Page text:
The retrial of 1st Lt. Ehren Watada, the first Army officer to face a court-martial for refusing to deploy to Iraq, was put on hold Friday by an Army appeals court.
That trial was scheduled for July 23 at Fort Lewis, but it's now unclear whether it will proceed on schedule.
In a motion filed with the Army Court of Appeals, Watada's defense attorney argued that the initial February trial, which ended with the judge declaring a mistrial, created a double-jeopardy situation in which a second trial would violate Watada's constitutional rights.
"There can be no question that the military judge acted precipitously and abused his discretion," attorney James E. Lobsenz wrote.
Army prosecutors have consistently said a mistrial did not create double jeopardy. They have pushed for a speedy retrial for Watada, who believes the war illegal and refused to deploy last June with the 3rd Brigade, 2nd Infantry Division.
Watada has been charged for missing a troop movement to the war, and four counts of conduct unbecoming an officer for statements critical of the war. If convicted on all counts, he faces a maximum of six years in prison.
The Army Court of Criminal Appeals in Arlington, Va., granted a partial stay of the defense motion. It has given Fort Lewis prosecutors 10 days to respond to the defense arguments, and also extended to the defense the option of filing a second round of briefs.
Fort Lewis officials on Friday said they were not surprised by the order.
"This is all part of the normal procedures," said Joseph Piek, a spokesman for the base south of Tacoma. "The Army expected the defense would file the double-jeopardy motion."
He added: "The court-martial itself is still more than two months away. Even with this motion ... we still expect the court-martial to occur on July 23."
According to Lobsenz, once the briefs are filed, the appeals court could: dissolve the stay and allow the case to proceed; hear oral arguments and then issue a ruling; or issue a ruling based on a review of the briefs.
In February, military judge Lt. Col. John Head declared a mistrial, saying he didn't believe Watada fully understood a pretrial agreement he'd signed.
Material from The Associated Press is included in this report.Hal Bernton: 206-464-2581 or email@example.com
To understand the case for First Lt. Ehren Watada, please link to his website, Thank You Lt.org
Please take the time to add your name to the petition in support of Ehren which is gathering more and more names.
The party’s central committee also decided to continue the Democrats’ tradition of ignoring results of the state’s presidential primary election. That means Washington Democrats will instead use caucuses next year to decide who the state supports in the race among Hillary Clinton, Barack Obama, John Edwards and others for the party’s nomination for president.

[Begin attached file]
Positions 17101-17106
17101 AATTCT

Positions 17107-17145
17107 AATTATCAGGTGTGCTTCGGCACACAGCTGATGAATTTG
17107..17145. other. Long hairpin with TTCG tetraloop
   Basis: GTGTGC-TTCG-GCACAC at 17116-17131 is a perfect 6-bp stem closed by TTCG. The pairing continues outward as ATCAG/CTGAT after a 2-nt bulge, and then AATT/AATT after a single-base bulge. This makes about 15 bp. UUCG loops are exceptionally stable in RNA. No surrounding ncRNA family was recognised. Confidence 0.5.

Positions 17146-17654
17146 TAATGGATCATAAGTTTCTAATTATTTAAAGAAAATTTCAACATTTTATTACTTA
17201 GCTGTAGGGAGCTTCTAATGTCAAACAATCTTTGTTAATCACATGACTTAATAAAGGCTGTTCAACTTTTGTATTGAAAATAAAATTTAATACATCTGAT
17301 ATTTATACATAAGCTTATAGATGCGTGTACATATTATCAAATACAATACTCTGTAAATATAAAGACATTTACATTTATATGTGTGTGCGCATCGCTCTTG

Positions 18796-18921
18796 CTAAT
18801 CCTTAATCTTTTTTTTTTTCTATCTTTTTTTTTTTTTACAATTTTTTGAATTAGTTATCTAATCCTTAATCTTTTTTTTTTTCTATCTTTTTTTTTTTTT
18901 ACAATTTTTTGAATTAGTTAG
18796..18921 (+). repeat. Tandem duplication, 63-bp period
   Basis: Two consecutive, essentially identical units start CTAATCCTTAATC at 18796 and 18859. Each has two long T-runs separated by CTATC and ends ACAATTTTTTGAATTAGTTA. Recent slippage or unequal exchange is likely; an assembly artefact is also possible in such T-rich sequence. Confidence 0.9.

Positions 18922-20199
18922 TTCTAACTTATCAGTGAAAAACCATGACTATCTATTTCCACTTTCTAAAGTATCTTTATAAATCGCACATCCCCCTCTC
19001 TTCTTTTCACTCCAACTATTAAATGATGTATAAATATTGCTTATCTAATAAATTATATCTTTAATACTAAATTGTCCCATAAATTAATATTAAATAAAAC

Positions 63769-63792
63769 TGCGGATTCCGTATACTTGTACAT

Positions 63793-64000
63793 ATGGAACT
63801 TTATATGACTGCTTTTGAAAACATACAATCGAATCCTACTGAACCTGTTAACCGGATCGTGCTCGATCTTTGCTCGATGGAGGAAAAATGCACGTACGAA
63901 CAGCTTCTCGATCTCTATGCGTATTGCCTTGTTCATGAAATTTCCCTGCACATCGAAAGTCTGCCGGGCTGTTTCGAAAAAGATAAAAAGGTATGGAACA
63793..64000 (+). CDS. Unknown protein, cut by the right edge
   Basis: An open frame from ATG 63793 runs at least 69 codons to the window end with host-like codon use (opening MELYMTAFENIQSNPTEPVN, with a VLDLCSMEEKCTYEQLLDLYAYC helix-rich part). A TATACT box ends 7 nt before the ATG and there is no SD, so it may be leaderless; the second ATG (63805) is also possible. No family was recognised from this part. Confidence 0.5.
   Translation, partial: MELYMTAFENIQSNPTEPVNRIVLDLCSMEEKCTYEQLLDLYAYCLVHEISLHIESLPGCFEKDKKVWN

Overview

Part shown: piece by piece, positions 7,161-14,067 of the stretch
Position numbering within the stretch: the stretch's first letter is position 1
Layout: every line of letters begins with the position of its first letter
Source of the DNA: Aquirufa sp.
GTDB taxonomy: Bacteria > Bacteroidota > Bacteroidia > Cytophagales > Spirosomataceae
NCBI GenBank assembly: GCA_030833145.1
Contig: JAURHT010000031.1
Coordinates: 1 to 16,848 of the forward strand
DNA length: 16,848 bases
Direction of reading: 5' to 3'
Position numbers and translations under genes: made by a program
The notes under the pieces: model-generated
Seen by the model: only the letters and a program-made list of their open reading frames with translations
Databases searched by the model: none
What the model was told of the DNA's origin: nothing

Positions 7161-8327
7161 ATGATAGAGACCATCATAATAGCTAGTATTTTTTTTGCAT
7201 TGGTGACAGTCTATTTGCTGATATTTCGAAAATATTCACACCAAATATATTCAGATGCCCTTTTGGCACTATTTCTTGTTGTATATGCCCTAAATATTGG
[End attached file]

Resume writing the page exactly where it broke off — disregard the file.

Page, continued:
The decision to disregard the 2008 presidential primary came on a 119-42 vote at the state party central committee meeting in Bellingham. The resolution supporting Watada passed easily, although it was by show of hands so there wasn’t an exact vote count.
“We support and commend Lt. Ehren Watada for his courage, moral leadership, and commitment to duty demonstrated by his act of resistance to the continued costly, destructive and immoral U.S. military occupation of Iraq,” the resolution said.
Mike Carnahan, a Democratic Central Committee member from Clark County, spoke against the Watada resolution. It’s an all-volunteer military, he said. “I find it offensive as, a veteran, to have him doing what he’s doing,” Carnahan said.
But other veterans on the committee said that, particularly as an officer, Watada shouldn’t just blindly follow.
“To say he’s required to follow all orders would be to negate the Nuremberg trials,” said Mike Mosbarger, a Mason County Democrat.
Those were the war crimes trials of Nazis after World War II, some of whom offered the unsuccessful defense that they were just following orders.
State Democratic Party Chairman Dwight Pelz said in an interview that officers at Abu Ghraib prison or Guantanamo Bay might have done well to take an action such as Watada.
Watada is awaiting a court-martial in July. The central committee’s resolution calls on Washington Democrats in Congress to help him.
Much of Saturday’s meeting focused over whether to ignore the primary election for caucuses.
The state presidential primary election was created in 1989 through a citizen initiative to the Legislature. But the state Democratic Party has always declined to use it in favor of a caucus system to decide which presidential hopeful the state’s delegates ought to support at the national party convention.
A 2008 presidential primary election in Washington, at a cost to the state of $9.7 million, will still happen, despite the party’s decision to ignore it. The Democratic-controlled Legislature considered canceling the primary to save money but decided against it. Democratic Gov. Chris Gregoire and some legislative leaders pushed for their party to pay some attention to the primary election, but Pelz lobbied hard for the caucuses
The state Republican Party hasn’t decided whether to pay any attention to the 2008 primary.
A caucus is a multistep process in which party supporters gather in neighborhood settings to discuss and select candidates. Supporters said caucuses build a stronger state Democratic Party, and allow the party to gather names of people who want to be involved.
“Grass-roots organizing at its best happens through caucuses,” said Janet Miller of Seattle.
Others said a primary is just about big-money ads.
Party supporters of the primary election argued that it would let more people participate in choosing who will be the Democratic nominee for president. They said members of the active-duty military, and others, might not be able to attend a party caucus.
“The issue, it seems to me, is one of openness,” said John Pollock of Clallam County.
Sean Cockerham: 360-754-6093